Brian G. Czito, MD
“THESE PRELIMINARY STUDY RESULTS suggest that combining these modalities [immunotherapy and radiation therapy] can halt tumor growth in 30% to 57% of patients, with the radiation-induced tumor response acting as a sort of vaccine in combination with immunotherapy. This cutting-edge strategy supports future trials,” said Brian G. Czito, MD, a radiation oncologist at Duke Cancer Institute, Durham, North Carolina. Dr. Czito moderated a press conference where these data were discussed. “This study included poor-prognosis patients who otherwise failed prior treatments,” he added.
Phuoc T. Tran, MD, PhD
Phuoc T. Tran, MD, PhD, Associate Professor of Radiation Oncology and Molecular Radiation Sciences, Oncology, and Urology at the Sidney Kimmel Comprehensive Cancer Center, Johns Hopkins Medicine, Baltimore, MD, had this to say about these early research findings: “The positive signals, particularly the abscopal responses, from this trial when combining radiation and immunotherapy are highly encouraging and warrant further exploration in prospective randomized trials. The examination [of this strategy] in lower tumor burden settings, such as the oligometastatic and oligorecurrent state, should be intensely explored given preclinical and clinical data.” ■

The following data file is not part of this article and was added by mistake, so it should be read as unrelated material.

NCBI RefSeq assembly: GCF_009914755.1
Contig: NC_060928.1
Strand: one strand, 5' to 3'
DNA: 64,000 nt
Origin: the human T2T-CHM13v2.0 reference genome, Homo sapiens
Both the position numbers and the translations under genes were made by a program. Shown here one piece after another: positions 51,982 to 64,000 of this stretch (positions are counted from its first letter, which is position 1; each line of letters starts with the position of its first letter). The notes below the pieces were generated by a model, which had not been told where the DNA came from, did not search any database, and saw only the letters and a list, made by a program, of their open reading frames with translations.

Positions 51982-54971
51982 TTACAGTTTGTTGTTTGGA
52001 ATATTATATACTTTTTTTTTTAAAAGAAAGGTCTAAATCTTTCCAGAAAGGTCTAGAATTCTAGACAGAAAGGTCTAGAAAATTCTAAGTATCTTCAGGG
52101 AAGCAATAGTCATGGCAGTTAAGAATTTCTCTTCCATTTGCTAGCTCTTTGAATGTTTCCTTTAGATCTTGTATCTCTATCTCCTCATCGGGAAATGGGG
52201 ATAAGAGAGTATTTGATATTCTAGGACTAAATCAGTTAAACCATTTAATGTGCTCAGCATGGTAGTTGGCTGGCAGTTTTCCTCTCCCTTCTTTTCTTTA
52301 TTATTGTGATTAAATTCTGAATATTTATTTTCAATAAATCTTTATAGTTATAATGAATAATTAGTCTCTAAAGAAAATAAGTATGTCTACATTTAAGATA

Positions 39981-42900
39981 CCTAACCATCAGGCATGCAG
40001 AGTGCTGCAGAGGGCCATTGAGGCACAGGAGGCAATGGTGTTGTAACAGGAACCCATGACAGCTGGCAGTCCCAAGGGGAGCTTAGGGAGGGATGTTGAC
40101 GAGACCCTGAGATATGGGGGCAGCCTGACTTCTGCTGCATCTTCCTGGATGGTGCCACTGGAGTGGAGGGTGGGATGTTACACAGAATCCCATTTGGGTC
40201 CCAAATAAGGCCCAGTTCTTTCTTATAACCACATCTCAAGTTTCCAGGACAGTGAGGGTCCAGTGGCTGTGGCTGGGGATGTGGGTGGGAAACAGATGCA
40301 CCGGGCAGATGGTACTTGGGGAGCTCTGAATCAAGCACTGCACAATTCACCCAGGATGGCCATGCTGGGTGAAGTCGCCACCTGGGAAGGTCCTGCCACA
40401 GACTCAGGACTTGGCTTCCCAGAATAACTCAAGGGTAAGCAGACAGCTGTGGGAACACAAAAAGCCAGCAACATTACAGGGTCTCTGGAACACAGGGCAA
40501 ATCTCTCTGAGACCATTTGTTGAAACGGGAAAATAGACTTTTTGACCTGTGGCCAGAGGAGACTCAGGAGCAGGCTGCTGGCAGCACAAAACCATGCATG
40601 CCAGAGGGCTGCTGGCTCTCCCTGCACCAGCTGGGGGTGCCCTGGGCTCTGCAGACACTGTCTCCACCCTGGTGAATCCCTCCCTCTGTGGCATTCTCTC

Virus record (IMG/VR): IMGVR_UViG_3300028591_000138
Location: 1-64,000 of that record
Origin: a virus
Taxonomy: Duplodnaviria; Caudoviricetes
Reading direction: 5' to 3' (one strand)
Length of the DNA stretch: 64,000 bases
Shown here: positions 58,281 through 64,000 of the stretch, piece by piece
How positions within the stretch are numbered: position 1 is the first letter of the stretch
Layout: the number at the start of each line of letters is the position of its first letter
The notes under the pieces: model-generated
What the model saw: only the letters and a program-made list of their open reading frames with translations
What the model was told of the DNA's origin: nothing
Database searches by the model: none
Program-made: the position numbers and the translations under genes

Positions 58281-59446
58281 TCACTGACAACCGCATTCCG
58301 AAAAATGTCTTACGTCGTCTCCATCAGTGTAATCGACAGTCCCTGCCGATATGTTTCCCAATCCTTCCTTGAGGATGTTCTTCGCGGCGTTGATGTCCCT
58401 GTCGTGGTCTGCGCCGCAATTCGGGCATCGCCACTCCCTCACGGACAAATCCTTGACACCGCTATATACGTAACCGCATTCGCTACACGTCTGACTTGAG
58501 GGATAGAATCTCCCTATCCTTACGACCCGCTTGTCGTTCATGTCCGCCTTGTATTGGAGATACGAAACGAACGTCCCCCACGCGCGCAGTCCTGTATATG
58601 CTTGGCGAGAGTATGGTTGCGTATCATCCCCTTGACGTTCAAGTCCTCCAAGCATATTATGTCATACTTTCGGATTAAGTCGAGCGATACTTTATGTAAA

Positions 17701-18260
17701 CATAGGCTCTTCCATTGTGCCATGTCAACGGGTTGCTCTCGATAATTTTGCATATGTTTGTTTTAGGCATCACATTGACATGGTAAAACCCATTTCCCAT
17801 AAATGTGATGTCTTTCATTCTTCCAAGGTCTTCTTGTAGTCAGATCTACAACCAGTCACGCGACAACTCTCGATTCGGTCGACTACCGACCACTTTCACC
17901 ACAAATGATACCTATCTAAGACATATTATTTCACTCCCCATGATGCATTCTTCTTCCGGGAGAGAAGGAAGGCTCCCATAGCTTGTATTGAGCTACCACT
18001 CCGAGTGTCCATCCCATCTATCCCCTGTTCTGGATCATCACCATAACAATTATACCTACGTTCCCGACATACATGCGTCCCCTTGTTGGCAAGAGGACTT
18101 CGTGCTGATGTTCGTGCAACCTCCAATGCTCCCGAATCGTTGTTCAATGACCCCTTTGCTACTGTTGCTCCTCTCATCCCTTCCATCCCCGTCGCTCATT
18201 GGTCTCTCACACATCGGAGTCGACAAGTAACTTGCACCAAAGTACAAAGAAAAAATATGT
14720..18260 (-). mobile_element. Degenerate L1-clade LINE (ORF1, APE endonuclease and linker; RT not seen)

DISCLOSURE: Dr. Czito reported no conflicts of interest. Dr. Tran has received research funding from Astellas-Medivation and RefleXion Medical and is a consultant and on the medical advisory boards for RefleXion Medical and Dendreon.
James Welsh, MD
THE NOVEL COMBINATION of immunotherapy with ipilimumab (Yervoy) plus radiation achieved a clinical benefit in up to 57% of patients with solid tumors and metastases to the lungs or liver, according to evidence from a phase II trial presented at the 2017 Annual Meeting of the...